Our unique leadership analysis looks at who is cosponsoring whose bills. A higher score shows a greater ability to get cosponsors on bills.

For more, see our methodology. Note that because on this page only legislative activity in 2015 is considered, the leadership score here may differ from Adams’s score elsewhere on GovTrack.

Compare to all North Carolina Delegation (38th percentile); House Freshmen (77th percentile); House Democrats (59th percentile); Safe House Seats (46th percentile); All Representatives (47th percentile).


 

Cosponsored the 35th fewest bills compared to House Democrats (tied with 2 others)

Adams cosponsored 155 bills and resolutions introduced by other Members of Congress. Cosponsorship shows a willingness to work with others to advance policy goals. View Cosponsored Bills »

Compare to all North Carolina Delegation (38th percentile); House Freshmen (56th percentile); House Democrats (18th percentile); Safe House Seats (39th percentile); All Representatives (39th percentile).


 

Joined bipartisan bills the 36th least often compared to House Democrats

Of the 155 bills that Adams cosponsored, 22% were introduced by a legislator who was not a Democrat. View Cosponsored Bills »

Compare to all North Carolina Delegation (69th percentile); House Freshmen (66th percentile); House Democrats (18th percentile); Safe House Seats (61st percentile); All Representatives (60th percentile).

Only Democratic and Republican Members of Congress who cosponsored more than 10 bills and resolutions are included in this statistic.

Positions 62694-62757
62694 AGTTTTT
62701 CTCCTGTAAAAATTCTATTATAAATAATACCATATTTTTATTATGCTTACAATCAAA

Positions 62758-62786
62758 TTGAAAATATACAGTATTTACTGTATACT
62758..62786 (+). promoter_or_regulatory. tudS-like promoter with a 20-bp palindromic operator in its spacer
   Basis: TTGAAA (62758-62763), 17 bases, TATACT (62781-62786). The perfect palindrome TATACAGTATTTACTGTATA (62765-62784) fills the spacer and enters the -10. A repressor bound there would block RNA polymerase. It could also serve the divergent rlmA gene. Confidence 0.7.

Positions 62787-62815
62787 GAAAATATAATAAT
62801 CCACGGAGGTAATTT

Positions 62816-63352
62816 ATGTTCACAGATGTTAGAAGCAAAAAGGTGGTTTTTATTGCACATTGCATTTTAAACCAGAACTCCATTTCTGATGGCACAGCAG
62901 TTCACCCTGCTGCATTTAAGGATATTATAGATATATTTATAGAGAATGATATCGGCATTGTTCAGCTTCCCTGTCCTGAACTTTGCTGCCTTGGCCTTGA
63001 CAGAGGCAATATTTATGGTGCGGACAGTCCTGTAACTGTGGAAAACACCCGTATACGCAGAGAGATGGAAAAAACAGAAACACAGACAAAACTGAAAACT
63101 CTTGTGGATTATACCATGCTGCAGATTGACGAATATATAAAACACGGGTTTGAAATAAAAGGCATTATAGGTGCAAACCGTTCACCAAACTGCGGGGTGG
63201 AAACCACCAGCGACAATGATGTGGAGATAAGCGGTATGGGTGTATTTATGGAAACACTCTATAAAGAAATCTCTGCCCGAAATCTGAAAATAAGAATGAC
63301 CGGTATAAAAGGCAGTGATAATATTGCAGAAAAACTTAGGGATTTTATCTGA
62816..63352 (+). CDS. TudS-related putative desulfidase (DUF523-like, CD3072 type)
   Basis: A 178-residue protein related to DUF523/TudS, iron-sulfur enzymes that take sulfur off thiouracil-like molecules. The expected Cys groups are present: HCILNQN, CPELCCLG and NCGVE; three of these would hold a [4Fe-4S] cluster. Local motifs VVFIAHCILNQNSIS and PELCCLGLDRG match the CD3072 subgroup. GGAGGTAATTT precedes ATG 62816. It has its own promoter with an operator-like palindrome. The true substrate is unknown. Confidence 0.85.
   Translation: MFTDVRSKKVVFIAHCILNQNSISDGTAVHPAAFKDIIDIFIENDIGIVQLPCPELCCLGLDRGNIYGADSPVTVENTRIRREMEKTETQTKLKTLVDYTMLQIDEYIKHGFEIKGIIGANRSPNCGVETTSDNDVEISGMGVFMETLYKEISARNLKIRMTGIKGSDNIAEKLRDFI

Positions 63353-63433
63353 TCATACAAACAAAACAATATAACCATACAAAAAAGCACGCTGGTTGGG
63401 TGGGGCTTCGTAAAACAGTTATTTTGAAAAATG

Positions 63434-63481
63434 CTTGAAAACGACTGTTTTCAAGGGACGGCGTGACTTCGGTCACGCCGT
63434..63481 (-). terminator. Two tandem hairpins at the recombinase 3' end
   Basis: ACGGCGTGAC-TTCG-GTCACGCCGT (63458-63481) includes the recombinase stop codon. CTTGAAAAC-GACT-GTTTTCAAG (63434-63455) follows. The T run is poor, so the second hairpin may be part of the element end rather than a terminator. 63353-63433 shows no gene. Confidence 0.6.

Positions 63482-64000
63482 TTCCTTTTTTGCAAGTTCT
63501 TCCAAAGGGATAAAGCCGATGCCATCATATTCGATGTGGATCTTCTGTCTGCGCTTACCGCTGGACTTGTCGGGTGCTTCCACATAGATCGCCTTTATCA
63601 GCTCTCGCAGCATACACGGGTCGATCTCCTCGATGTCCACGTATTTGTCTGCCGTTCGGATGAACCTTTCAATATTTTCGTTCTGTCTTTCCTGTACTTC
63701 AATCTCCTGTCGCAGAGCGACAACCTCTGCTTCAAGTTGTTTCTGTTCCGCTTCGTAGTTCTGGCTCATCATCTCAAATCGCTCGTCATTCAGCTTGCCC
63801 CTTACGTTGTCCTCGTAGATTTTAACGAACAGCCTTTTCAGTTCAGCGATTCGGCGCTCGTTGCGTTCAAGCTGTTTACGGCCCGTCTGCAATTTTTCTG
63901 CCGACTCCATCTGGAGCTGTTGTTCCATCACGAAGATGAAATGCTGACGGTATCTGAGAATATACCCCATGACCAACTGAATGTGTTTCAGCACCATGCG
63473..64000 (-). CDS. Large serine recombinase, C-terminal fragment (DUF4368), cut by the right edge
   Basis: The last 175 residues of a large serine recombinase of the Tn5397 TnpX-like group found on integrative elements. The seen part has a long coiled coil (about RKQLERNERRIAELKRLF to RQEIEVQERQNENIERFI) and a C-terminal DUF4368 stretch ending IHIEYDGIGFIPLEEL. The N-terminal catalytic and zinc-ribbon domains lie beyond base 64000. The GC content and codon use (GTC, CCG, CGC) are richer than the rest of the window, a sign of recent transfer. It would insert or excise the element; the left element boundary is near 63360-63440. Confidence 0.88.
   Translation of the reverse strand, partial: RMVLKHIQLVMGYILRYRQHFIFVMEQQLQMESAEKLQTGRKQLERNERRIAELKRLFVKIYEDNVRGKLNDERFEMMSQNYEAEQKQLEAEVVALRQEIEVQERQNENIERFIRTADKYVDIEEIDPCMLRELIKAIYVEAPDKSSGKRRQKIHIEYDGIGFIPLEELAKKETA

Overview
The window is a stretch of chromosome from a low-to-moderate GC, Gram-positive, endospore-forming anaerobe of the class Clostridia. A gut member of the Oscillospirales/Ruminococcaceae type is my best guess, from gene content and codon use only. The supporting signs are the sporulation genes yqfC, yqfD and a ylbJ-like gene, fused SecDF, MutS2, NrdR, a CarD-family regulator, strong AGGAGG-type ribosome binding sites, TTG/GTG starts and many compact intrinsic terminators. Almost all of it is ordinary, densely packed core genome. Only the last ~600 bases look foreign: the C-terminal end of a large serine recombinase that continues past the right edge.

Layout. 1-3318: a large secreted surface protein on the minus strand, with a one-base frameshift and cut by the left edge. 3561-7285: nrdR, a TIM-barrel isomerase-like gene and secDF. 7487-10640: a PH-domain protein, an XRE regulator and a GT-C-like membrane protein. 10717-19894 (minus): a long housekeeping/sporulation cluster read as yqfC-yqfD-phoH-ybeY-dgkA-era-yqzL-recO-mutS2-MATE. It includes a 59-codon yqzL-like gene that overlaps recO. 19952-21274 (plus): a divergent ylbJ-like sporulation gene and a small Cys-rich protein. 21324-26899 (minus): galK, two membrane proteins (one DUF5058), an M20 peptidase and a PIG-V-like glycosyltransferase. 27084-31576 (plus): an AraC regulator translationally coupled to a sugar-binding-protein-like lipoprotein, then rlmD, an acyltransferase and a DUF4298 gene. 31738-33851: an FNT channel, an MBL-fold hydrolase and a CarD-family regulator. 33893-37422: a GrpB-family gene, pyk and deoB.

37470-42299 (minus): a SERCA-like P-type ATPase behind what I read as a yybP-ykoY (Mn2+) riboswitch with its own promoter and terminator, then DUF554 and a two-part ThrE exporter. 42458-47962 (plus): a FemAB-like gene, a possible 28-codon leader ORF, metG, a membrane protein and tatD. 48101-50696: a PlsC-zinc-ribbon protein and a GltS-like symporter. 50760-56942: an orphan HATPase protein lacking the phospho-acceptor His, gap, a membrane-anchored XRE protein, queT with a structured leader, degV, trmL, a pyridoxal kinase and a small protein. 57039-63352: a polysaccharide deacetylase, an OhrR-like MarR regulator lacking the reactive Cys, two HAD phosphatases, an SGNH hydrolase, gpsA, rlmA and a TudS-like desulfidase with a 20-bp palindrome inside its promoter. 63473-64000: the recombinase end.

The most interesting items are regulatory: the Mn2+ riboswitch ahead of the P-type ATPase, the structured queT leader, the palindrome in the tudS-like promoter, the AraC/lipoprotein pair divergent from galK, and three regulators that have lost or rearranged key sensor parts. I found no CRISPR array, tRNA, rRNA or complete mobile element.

Laws Enacted

Adams introduced 0 bills that became law in 2015. Keep in mind that it takes a law to repeal a law. Very few bills ever become law.

Compare to all North Carolina Delegation (0th percentile); House Freshmen (0th percentile); House Democrats (0th percentile); Safe House Seats (0th percentile); All Representatives (0th percentile).

A bill or joint resolution is considered enacted if it or an exactly identical bill to it is enacted as law. We only consider bills that the legislator was the primary sponsor of. While a legislator may lay claim to authoring other bills that became law, such as through incorporation into larger bills, these cases are difficult for us to track quantitatively.


 

Bills Out of Committee

Most bills and resolutions languish in committee without any action. Adams introduced 1 bill in 2015 that got past committee and to the floor for consideration.

Those bills were: H.R. 3735: To designate the facility of ...